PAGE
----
It’s a new tariff called British Gas All Online January 2019 and it’s only available via comparison sites (we’ve no indication of how long it’ll last, so it could be pulled at any time). So to make it easy, just quickly plug details from your bill – guesstimate if you don’t have it to hand – into our special Cheap Energy Club ‘My Current Supplier’ comparison.

This filters out all but British Gas’s tariffs. Then you can see your exact saving (it depends on where you live and how much you use) and then click the button to turn that tariff on, and pay less.

PS: While this should save you decent money, you can save far more if you’re willing to switch provider. So when you’re looking at the results page of your British Gas comparison, why not play with the filters on the side, to see how much you can save elsewhere too?

The new tariff is a fix, which means you’re guaranteed no price hikes until January 2019 (unlike the normal British Gas tariff, which can be increased any time), though of course if you use more, you’ll pay more. If – as is unlikely if you’re doing this – you want to leave British Gas before then, you’ll pay a £40 early exit fee.

Those who don’t already have a British Gas smart meter will need to book installation for one by 31 July 2018. These automatically send meter readings to your supplier, so you get exact bills and pay only for what you use (for more on that, see our Smart Meters guide). And you’ll need to join the free British Gas Rewards loyalty scheme, but that just earns you things such as free movies from the Sky Store.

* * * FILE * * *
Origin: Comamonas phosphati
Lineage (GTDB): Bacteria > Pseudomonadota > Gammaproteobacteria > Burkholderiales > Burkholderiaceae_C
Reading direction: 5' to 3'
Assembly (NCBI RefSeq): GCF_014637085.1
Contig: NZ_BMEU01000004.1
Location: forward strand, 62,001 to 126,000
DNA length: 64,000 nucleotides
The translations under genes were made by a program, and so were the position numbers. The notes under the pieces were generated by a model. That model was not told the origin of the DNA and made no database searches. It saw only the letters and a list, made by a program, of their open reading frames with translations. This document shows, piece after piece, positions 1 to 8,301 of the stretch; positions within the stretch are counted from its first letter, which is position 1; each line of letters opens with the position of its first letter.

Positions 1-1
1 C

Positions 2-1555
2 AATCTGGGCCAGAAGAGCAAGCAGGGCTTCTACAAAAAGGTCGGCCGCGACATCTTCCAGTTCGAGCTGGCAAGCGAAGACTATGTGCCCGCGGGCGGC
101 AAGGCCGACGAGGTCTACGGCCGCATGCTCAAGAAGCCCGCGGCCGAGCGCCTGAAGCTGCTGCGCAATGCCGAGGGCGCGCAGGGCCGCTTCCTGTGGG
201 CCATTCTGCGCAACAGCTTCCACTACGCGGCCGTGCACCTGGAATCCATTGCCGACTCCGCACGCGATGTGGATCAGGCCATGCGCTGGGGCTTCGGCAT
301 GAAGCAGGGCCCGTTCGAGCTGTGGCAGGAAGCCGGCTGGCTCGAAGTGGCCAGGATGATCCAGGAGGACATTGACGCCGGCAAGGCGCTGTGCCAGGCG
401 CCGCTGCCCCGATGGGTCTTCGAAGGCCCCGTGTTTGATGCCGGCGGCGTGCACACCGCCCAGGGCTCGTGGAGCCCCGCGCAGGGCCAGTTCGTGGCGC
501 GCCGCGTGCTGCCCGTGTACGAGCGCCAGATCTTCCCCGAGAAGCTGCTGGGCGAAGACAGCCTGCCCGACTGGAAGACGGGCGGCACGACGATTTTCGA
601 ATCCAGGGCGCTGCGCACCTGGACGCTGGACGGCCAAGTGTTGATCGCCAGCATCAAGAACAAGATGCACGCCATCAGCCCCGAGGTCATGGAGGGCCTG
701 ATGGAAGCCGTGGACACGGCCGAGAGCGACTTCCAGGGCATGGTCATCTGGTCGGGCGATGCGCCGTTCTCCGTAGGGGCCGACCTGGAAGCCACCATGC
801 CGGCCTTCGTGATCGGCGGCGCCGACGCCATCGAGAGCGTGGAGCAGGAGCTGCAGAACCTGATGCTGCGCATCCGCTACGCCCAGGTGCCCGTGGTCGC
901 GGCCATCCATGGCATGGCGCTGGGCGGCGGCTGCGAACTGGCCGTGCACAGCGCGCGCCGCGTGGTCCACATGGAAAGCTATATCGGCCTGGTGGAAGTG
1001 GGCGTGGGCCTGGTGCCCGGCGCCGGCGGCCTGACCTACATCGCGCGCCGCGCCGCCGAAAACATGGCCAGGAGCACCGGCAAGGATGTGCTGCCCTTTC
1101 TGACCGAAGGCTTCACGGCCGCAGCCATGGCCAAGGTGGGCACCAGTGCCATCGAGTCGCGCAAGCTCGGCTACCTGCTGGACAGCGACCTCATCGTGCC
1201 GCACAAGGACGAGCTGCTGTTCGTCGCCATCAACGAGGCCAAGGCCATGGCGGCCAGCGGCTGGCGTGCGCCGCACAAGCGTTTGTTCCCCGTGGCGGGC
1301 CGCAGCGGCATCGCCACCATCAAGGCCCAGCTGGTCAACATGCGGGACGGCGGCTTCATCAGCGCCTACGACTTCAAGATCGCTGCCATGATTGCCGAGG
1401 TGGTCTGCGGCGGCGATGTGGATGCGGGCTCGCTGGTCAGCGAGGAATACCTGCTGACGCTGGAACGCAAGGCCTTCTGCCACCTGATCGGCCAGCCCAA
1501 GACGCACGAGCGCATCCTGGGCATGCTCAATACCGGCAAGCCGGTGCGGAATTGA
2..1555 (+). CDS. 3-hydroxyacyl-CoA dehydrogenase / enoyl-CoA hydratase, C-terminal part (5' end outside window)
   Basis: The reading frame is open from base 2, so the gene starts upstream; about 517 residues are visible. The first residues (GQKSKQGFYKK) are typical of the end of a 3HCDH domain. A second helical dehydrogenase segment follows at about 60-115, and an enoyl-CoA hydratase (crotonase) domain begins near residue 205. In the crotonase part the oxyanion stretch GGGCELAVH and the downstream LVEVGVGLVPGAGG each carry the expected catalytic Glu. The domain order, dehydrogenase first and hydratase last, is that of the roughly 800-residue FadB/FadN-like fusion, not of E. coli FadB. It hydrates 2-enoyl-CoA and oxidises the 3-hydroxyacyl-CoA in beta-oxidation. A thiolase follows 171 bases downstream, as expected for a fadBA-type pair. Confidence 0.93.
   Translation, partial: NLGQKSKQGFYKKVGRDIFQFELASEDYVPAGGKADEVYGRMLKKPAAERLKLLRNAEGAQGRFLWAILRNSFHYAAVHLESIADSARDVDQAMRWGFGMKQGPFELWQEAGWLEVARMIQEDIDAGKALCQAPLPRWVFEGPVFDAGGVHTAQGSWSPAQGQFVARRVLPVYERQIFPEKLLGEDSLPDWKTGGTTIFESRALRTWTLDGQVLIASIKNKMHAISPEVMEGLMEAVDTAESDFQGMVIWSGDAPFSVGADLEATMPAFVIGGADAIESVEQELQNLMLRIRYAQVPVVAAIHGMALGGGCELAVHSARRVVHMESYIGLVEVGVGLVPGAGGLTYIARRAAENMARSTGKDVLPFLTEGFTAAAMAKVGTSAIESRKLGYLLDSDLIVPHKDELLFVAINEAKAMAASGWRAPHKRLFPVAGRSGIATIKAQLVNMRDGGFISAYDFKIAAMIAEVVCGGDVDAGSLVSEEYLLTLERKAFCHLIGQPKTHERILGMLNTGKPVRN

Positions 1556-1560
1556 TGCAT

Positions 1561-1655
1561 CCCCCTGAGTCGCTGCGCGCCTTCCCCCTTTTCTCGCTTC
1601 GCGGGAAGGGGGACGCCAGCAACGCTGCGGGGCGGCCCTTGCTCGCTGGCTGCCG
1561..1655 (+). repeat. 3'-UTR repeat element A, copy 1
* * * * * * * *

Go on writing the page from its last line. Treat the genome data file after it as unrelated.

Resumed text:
PS: If you’re wondering why it’s only available via comparison sites, it has likely done this so it can target switchers from elsewhere, but thankfully it has allowed existing customers to get it too.

How much cheaper is it likely to be?

Someone with typical usage (defined by regulator Ofgem) currently on a British Gas standard tariff (as most with it are) currently pays £1,100/year.

On the same usage, the new tariff will cost you on average (it depends where you live) £995/year. Plus, switch via our Cheap Energy Club and you get £25 cashback, making the saving a typical £130.

Though obviously if you’ve higher bills you’ll likely save more than that, lower bills less than that (yet the cashback is always £25 regardless).

It is worth noting on the same usage the very cheapest deals from elsewhere would save you about £300 (hence the big bold writing in the box above).

Why is there a Sainsbury’s Energy deal in my ‘British Gas only’ results?

Sainsbury’s Energy is just British Gas in disguise – it’s the same company, just selling its wares under a different name. And there’s a new Sainsbury’s deal out at the same time which for some will top the new British Gas deal – it depends on where you live and how much you use.

It’s called Sainsbury’s Price Freeze November 2018, and as the name suggests it’s also a fixed tariff, though the price guarantee is shorter than British Gas’s. If this is cheaper for you, you may decide to plump for it instead. Frankly, it’s a very similar deal, though doesn’t require you to have a smart meter.

How come MSE pays cashback on this?

Like all energy comparison sites, if you can switch through us, we get paid. Though unlike some we still include all tariffs, whether they pay us or not (unless you choose to filter them out).